On the contrary, the creation of life and subsequent nurturing of that life is to be a reflection of the Father’s relationship with us. After all, Scripture refers to us as God’s children, which means there is an aspect to parenting that reflects the essence of our relationship with God. With that in mind, the topic of surrogacy quickly becomes a question of theology.
What, then, are we to draw from such an analogy? How does the traditional pregnancy process reflect our relationship with God? Well in the same way that we get life from the loving intimacy and sacrifice of the Trinity, especially as evidenced at the cross, children are born of the loving intimacy and sacrifice that a man and wife have in marriage. And not only does a married couple love one another this way, but they love their children with that degree of sacrifice as well.
Parents essentially lay themselves down for their children, surrendering their schedules, their free time, their sleep, their finances, and even their bodies–all for the sake of their child. In fact, the physical surrendering of one’s own body that we see in pregnancy, surrendering for the sake of another, echoes the surrender and sacrifice of Christ’s own body on the cross. In this way, pregnancy can reflect a love so profound that it echoes the intimacy and sacrifice of Christ’s love for us.
Surrogacy, on the other hand, has a slightly different approach. The mother is not laying down her own body to care for and nurture the child–she is using someone else’s body. And the woman who DOES care for the child so intimately during pregnancy will then leave the child once he or she is born.
That said, surrogacy reflects the God-child analogy less fully because the parent relies on another person to sacrifice her body for their child. It would be like God saying, “I love you so much that I’m going to ask some other person to sacrifice for you.” It is this concept of using someone else for your own ends, as opposed to giving of yourself for the sake of another, that conflicts with the relationship between God and His children.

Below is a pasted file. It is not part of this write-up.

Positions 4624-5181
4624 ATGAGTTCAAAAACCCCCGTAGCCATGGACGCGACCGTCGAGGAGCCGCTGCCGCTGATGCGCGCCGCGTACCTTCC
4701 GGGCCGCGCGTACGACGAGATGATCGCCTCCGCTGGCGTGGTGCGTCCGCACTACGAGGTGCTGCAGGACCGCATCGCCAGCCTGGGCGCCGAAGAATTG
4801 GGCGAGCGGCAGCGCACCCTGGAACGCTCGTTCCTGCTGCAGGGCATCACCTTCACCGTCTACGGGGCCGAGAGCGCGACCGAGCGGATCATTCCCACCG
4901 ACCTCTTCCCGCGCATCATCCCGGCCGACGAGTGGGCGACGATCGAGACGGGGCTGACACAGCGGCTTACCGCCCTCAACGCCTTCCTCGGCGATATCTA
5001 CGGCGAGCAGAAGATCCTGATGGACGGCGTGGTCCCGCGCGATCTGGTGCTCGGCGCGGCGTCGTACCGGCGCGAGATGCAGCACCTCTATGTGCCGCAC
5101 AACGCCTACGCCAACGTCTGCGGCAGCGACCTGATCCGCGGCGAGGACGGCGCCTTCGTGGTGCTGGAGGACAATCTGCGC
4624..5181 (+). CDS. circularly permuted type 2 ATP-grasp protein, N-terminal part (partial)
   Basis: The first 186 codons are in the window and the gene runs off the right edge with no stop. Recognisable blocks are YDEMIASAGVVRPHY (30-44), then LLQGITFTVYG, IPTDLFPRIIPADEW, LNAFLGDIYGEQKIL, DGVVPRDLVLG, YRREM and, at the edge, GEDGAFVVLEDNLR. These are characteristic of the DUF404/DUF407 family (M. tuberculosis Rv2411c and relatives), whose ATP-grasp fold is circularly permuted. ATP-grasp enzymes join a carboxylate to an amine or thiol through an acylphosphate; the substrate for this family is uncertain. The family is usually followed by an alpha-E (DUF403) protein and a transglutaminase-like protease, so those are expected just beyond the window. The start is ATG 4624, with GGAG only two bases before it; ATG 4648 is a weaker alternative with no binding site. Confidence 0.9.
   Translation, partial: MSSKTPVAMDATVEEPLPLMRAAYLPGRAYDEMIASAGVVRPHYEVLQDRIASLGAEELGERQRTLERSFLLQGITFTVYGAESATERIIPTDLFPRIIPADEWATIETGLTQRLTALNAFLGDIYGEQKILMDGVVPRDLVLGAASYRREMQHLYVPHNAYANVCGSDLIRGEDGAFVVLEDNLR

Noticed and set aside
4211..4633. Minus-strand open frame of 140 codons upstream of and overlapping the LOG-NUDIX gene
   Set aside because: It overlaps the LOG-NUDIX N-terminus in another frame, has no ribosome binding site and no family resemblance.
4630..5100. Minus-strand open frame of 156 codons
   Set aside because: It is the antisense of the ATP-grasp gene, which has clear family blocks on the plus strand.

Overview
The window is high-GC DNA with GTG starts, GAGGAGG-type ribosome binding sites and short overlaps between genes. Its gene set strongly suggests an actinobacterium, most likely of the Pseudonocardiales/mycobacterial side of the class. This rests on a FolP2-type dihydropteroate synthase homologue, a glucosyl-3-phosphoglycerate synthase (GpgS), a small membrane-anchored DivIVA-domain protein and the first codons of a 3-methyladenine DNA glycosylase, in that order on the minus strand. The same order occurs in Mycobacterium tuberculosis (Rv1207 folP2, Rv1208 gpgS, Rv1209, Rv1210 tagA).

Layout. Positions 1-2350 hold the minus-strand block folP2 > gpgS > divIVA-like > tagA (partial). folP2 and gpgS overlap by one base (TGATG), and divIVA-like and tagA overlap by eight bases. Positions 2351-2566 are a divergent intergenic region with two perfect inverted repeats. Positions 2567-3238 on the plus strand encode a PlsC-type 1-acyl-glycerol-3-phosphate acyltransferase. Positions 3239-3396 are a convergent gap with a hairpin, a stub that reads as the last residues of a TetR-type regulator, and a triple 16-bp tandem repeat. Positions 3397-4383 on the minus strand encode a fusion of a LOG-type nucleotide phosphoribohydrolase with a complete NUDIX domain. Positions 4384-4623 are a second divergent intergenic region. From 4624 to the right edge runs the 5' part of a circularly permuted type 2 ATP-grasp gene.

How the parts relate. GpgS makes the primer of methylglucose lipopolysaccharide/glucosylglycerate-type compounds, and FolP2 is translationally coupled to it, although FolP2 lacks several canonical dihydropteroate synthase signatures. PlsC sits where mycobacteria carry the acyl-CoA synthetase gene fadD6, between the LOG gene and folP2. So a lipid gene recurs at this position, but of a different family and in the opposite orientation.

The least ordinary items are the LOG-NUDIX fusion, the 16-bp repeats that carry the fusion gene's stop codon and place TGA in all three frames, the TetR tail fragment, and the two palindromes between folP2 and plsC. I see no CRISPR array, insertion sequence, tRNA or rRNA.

Granted, the scenario isn’t quite so black and white given that many women CAN’T have children, which means they aren’t given the option to care for a child in this way. It would be one thing if a woman used a surrogate because she is unable to have a child herself, and quite another if a woman used a surrogate solely because she didn’t want to lose her figure.
What’s more, we must be careful that my above logic isn’t taken so far as to undermine the legitimacy of adoption. Just because a woman does not bear a child does not mean she cannot have a relationship with her child that reflects the love of God. Plus, Scripture itself uses the language of adoption, so in adopting children that do not belong to us, we are mimicking God’s adoption of humanity.
What I am saying is that we must be very, VERY wary of the mindset into which surrogacy can tempt us. It not only tempts us to view other women’s bodies as objects to be used for bearing children, but it distorts the pregnancy process in a way that views children more as a biological process that simply needs an incubator, as opposed to a miracle of life that echoes our very identity in God.
All in all, I find it hard to take one definitive stance on surrogacy. I tried to think of Scripture that might apply, but I was only able to come up with overarching themes that could speak truth into the discussion, so if you know of any verses please post them. But while I am hesitant to take a hard-line stance, I will admit that I have serious concerns. While feining a value for human life by going to extremes to produce it, surrogacy can actually devalue human life, as well as undermining the centrality of marriage in beginning a family. As the movie errantly taught, “You don’t have to be married to have a baby.” That teaching might be true from a technical standpoint–I could go out and get pregnant tomorrow with some random guy off the street–but is it God’s best? No.
So before we embrace the scientific advances of surrogacy, let’s look down the road to where this trend is taking us. We may find ourselves in a place we did not intend to go. But in addition to all of that, let me remind you of how many children are orphaned in this world. The numbers are astronomical, so perhaps we should reconsider spending hundreds of thousands of dollars to reproduce ourselves through surrogacy, when there are already so many living, breathing children that need families of their own.
What do you think of this isse??